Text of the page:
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Lodeiro brace gives Seattle’s faint playoff hopes a lifeline

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In Major League Soccer’s forgiving playoff structure, there’s almost always a way back into the mix.

When your team has a talent like Nicolas Lodeiro, your chances get magnified quite a bit.

[ MORE: Josef Martinez bags 3 more ]

Lodeiro scored twice, once from the spot, and Seattle debuted its new Designated Player in a 2-0 Cascadia Cup win over Vancouver on Saturday.

Seattle is now eight points back of the West’s final playoff spot with 15 to play in its season. And the Sounders join Portland on three Cascadia Cup points, with the Timbers beating Seattle in the other cup match of the season.

Raul Ruidiaz came off the bench for the Sounders, and showed early glimpses of why Seattle wanted the World Cup participant from Peru.

The ‘Caps finished the match with 10 men thanks to a red card on Efrain Juarez, who saw yellow and then made contact with the referee.

The second goal took a vicious turn on its way to making goalkeeper Stefan Marinovic look capital-A awkward.

Report: Whitecaps teen Davies nears Bayern Munich transfer

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The Vancouver Whitecaps stated on Friday that their teenage star Alphonso Davies might not be available for their clash over the weekend with Cascadia rivals Seattle Sounders, and now we may have a better scope of why.

[ MORE: LAFC cleared after Timbers drop U.S. Open Cup appeal ]

The Athletic is reporting that Bundesliga giant Bayern Munich is close to completing a $12 million transfer for Davies, which could increase “with add-ons and clauses contingent on performance.”

Davies, 17, turned professional in 2016 after signing a Homegrown contract with the Whitecaps, and his near-immediate stardom has risen to the point where the Canada international has become a significant talking point across Major League Soccer.

The young attacker is enjoying a strong season thus far for Carl Robinson’s side, with three goals and eight assists, while also being selected to the MLS All-Star team that will take on Juventus on August 1.

Although Davies’ absence from the squad at training on Friday wasn’t explained by the club, his time in Vancouver could be coming to an end as Bayern and several other big European sides chase the promising teen.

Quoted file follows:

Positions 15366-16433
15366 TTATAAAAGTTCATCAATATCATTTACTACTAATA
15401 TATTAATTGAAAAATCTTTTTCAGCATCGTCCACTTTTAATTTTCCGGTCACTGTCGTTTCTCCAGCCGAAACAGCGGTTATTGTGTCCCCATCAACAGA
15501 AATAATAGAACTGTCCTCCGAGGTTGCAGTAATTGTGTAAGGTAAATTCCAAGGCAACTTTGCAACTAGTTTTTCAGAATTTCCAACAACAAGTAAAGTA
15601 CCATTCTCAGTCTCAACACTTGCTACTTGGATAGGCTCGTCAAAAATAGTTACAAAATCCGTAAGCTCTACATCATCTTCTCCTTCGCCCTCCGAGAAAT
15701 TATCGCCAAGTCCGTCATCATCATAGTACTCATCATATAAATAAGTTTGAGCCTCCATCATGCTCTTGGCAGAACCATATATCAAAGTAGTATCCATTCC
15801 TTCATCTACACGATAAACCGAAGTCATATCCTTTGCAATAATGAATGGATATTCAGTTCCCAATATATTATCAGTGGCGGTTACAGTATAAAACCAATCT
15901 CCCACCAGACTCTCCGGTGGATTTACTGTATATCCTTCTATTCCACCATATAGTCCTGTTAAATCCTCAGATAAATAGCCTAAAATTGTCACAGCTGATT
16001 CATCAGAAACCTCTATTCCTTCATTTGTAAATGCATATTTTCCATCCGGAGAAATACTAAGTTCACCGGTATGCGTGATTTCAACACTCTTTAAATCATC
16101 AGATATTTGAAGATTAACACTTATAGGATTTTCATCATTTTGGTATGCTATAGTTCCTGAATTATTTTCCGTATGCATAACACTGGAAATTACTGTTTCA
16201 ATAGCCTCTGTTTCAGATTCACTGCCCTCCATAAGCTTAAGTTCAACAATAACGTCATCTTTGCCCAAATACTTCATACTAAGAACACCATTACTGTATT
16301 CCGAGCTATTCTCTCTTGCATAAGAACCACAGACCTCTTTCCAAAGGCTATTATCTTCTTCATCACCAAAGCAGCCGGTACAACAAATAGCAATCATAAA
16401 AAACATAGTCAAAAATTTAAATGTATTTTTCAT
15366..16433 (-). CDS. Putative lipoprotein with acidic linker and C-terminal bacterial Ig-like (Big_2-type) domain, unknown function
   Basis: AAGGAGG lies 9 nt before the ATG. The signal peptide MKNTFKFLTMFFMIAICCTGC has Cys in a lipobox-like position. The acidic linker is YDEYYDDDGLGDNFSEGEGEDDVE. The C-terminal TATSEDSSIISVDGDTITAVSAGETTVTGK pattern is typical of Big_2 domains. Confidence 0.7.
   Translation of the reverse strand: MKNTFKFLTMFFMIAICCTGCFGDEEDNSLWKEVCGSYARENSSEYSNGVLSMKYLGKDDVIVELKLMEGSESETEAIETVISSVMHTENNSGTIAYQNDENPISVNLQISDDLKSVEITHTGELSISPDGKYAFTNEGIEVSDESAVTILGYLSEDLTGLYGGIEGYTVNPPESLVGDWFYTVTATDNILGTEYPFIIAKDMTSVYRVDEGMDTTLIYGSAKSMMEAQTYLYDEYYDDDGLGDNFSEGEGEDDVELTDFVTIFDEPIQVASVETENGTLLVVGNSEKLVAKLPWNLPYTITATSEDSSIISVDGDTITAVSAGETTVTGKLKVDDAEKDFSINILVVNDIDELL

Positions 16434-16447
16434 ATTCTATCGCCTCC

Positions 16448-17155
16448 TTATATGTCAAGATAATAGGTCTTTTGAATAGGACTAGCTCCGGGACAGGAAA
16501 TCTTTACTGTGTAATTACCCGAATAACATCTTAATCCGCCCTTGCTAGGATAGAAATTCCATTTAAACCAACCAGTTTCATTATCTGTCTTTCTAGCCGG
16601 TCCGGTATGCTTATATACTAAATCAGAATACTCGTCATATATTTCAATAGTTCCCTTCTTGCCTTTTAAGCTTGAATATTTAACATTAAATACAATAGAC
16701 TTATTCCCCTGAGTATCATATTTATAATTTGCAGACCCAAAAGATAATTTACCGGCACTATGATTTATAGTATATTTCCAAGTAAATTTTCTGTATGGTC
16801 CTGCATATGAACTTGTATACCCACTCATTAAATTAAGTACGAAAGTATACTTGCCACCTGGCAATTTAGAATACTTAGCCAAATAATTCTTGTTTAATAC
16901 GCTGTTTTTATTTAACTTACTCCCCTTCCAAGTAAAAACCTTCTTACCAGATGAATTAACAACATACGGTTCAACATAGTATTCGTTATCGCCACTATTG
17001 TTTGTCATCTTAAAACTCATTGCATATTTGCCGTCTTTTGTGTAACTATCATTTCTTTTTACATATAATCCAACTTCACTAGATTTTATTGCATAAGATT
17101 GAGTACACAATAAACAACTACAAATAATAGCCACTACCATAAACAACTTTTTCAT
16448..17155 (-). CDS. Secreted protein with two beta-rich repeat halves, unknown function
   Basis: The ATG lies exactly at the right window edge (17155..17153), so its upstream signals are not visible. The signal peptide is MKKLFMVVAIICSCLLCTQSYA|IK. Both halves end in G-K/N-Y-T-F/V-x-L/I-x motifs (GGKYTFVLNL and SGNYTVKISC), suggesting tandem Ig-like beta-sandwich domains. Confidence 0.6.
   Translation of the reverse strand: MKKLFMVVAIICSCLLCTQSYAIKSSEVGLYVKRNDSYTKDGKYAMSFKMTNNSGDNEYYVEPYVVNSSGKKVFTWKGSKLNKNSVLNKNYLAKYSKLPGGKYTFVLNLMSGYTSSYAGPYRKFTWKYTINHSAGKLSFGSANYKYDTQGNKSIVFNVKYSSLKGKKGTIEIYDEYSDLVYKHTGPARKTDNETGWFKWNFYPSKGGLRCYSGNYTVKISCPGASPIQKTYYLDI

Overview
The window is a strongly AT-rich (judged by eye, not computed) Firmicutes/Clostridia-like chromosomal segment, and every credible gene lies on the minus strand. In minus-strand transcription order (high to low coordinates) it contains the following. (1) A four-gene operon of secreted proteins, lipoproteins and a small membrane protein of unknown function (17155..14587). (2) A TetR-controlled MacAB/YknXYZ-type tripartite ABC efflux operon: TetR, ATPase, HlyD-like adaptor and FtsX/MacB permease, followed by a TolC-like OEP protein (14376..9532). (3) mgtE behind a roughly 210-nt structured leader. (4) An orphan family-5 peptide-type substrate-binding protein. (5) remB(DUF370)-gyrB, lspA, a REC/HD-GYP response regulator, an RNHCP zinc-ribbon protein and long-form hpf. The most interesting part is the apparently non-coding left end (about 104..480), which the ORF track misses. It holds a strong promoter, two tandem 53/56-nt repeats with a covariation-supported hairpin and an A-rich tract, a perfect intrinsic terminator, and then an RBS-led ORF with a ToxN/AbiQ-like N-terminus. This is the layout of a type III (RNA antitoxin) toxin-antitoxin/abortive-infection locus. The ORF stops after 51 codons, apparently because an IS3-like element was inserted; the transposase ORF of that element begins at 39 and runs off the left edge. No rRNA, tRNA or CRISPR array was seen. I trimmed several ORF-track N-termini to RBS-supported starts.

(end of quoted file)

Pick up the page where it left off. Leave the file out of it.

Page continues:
The Athletic’s report also suggests that various Premier League clubs have expressed interest in Davies, however, obtaining a work permit could be an issue for the player.

Tim Howard earns 10-save clean sheet as Colorado tops Vancouver

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On the four-year anniversary of Tim Howard‘s masterclass against Belgium in the 2014 World Cup, the USMNT veteran once again stood on his head, but this time around he got the win as well.

Howard made 10 saves as the Colorado Rapids profited from a Marcel de Jong own-goal just before halftime to pick up a 1-0 win. The United States international was fantastic as he baffled the Whitecaps attackers in front of net. He no doubt benefitted from poor finishing as numerous point-blank chances were ripped directly at the netminder, but Howard also produced a few acrobatic efforts as well, including one that kept out a fabulous long-range effort by Jordan Mutch in the 83rd minute.

Altogether, Vancouver put 25 shots on net, but struggled to put them in dangerous positions. Kei Kamara had an especially dismal day in front of net, putting eight shots on goal but saw four of those saved and another off the crossbar.

Four years ago today, Howard produced 15 saves against Belgium, the most in a World Cup match in history since saves became an official stat in 1966. He faced 39 shots on that day and kept all but two of them out as the United States lost a heartbreaker in extra-time on goals by Romelu Lukaku and Kevin De Bruyne.l

The victory this evening pushed Colorado up to 15 points on the season out of 16 matches, still eight points off the 23 points to grab a current playoff spot where Vancouver hangs on in 6th.

VAN 5-2 ORL: 17-year-old Alphonso Davies scores 1, assists 3

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VANCOUVER, British Columbia (AP) — Teenager Alphonso Davies scored a goal and had a team-record three assists to help the Vancouver Whitecaps beat Orlando City 5-2 on Saturday night.

The 17-year-old Davis snapped a 1-1 tie in the 76th minute. Midfielder Jordon Mutch took a shot that goalkeeper Joe Bendik stopped with a diving save. Davies scored on the rebound.

Striker Kei Kamara scored twice for Vancouver (6-5-5), once on a penalty kick in the 85th minute, to break out of a scoring drought. Yordy Reyna and Nicolas Mezquida also connected.

Forward Sacha Kljestan scored for Orlando (6-7-1) when the Lions were playing with just 10 men. Mohamed El-Munir was sent off after receiving his second yellow card in the 58th minute. Dominic Dwyer scored Orlando’s other goal four minutes into injury time.